Christ redeemed us from the curse of the law by becoming a curse for us—for it is written, “Cursed is everyone who is hanged on a tree.” Galatians 3:13
God put [Christ] forward as a propitiation by his blood, to be received by faith. This was to show God’s righteousness, because in his divine forbearance he had passed over former sins. Romans 3:25
In this is love, not that we have loved God but that he loved us and sent his Son to be the propitiation for our sins. 1 John 4:10
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I’ve often noted that there seems to be a lot of “God’s Wrath” in the Old Testament and then this seemingly different God who wants to be friends with us in the New Testament. It’s a contradiction that doesn’t go unnoticed and is often debated among my friends- even if it’s not something that’s debated in the upper echelons of theology buffs.
What I’ve decided recently is that the writers of the Old Testament knew that they were under the law. They knew that there was a set of rules or a moral code that must be followed in order to be considered righteous before God. They also knew how incredibly impossible it was to adhere to the standard set before them. Even the best of them was required to provide blood offerings yearly to atone for their shortcomings. They knew that once the rules were broken, someone had to pay.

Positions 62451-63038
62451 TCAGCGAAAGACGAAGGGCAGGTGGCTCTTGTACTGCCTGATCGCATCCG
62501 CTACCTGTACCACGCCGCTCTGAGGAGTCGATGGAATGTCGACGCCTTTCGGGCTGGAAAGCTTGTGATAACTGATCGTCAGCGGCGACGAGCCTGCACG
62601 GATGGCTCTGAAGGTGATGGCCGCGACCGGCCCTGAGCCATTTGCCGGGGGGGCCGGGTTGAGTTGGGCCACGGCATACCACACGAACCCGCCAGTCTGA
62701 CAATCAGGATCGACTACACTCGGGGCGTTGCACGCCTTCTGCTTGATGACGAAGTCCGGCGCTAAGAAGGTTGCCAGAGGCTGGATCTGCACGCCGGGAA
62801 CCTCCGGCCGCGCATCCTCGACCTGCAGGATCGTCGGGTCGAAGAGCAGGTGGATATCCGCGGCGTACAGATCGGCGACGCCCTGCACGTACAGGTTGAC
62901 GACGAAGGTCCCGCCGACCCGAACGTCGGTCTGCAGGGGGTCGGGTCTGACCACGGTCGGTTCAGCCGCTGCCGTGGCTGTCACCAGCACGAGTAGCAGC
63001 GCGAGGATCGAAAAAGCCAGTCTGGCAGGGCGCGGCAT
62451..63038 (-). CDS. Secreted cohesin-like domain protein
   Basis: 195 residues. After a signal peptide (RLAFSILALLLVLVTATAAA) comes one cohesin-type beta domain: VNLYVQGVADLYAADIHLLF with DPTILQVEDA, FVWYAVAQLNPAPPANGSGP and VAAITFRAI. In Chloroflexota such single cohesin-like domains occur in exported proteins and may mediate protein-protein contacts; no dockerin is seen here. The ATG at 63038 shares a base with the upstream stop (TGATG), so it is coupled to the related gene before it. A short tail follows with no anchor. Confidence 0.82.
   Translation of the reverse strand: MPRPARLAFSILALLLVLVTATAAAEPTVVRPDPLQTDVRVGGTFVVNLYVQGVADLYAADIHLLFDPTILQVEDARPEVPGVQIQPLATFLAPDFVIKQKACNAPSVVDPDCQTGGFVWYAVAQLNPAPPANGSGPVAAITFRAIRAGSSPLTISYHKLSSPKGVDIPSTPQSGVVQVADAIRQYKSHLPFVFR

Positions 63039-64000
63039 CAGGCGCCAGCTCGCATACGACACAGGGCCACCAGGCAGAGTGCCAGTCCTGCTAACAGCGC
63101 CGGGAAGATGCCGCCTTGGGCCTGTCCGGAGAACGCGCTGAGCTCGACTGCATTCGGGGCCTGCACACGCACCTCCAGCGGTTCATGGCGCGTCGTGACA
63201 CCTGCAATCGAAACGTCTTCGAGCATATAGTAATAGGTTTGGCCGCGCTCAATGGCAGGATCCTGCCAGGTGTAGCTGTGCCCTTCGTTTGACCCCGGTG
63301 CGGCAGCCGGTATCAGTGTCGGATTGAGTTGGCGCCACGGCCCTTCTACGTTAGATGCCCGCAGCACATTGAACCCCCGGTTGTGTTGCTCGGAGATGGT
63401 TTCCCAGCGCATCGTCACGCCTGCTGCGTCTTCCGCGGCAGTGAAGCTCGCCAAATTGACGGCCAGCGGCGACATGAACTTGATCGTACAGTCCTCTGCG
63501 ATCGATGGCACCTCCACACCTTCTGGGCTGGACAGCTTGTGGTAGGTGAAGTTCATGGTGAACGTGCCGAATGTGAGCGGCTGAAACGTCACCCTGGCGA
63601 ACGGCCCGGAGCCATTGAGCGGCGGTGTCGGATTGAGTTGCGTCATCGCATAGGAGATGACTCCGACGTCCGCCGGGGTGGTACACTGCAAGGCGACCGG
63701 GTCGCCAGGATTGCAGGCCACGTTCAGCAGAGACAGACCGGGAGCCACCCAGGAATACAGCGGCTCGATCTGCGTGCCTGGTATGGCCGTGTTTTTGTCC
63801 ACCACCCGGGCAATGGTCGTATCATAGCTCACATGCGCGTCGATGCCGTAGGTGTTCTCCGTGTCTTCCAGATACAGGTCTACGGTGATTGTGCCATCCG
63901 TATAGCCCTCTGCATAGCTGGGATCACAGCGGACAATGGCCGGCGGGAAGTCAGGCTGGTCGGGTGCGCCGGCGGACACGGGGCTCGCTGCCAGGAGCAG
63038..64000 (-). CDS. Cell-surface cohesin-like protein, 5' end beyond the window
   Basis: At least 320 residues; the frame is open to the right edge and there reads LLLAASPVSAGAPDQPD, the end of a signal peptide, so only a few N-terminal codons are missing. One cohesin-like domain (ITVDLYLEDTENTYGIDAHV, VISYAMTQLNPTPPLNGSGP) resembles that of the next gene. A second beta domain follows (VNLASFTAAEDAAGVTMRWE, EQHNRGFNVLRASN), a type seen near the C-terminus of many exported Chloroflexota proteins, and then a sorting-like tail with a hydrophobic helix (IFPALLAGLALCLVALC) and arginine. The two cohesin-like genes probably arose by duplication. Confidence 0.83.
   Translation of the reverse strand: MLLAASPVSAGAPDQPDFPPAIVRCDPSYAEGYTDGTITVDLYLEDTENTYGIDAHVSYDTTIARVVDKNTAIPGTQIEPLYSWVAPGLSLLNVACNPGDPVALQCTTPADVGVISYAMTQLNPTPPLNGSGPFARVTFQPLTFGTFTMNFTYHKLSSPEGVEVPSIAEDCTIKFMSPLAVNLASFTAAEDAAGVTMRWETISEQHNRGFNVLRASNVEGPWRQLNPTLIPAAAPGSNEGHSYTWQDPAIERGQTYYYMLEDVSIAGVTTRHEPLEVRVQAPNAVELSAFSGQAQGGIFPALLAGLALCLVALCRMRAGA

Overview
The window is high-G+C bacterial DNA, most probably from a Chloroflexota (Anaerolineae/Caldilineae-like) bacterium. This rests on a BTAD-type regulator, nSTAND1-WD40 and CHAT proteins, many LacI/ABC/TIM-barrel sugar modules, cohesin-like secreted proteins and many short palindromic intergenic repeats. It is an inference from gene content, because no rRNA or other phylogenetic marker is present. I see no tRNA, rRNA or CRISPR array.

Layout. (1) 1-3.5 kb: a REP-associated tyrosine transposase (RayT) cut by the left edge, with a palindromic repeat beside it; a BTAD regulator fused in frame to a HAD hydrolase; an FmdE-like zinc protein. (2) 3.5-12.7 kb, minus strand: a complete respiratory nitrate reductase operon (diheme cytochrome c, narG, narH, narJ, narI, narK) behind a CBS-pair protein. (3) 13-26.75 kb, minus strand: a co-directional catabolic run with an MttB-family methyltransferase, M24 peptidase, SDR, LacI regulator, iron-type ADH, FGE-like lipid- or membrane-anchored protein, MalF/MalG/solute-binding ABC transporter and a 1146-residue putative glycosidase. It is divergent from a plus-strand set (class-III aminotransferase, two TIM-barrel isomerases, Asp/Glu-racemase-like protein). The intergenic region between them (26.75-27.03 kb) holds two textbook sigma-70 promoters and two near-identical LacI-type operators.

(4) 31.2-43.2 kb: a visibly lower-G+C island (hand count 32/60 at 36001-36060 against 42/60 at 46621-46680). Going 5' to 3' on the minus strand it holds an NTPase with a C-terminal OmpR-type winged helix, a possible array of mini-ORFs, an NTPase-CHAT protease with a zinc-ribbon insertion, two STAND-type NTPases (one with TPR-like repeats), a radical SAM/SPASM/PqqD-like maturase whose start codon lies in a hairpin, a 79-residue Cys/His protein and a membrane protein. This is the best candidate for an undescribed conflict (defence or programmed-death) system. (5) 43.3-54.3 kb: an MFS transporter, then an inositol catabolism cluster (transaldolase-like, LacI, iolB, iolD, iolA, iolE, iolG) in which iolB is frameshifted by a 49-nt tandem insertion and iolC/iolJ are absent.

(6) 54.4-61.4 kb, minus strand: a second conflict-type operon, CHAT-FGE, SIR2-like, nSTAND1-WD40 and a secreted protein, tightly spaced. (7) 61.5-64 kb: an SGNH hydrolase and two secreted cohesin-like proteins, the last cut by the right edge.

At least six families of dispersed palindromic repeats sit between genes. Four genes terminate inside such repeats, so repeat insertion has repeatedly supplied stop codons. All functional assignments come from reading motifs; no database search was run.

But the writers of the New Testament lived in a different reality. They were writing their epistles with a different view of the law and the payment for breaking it.
They had the Cross.
They had a visual picture of the Wrath of God poured out on the Son of Man and so they knew that the price had been paid. So although they understood the importance of the law, they also knew that it was a law that would bring freedom rather than guilt for the price of breaking that law had already been paid.
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I'm spending 50 days thinking about The Cross in Preparation for Christmas. If you want to join me you can head hear each day for discussions. If you really want to dig in, you can read John Piper's book The Passion of Christ at the following link:
I’m looking forward to the conversations!
Nathan Key likes to think about faith and philosophy and talk about it with others. He lives with his family in New Hampshire. He doesn't always refer to himself in the third person.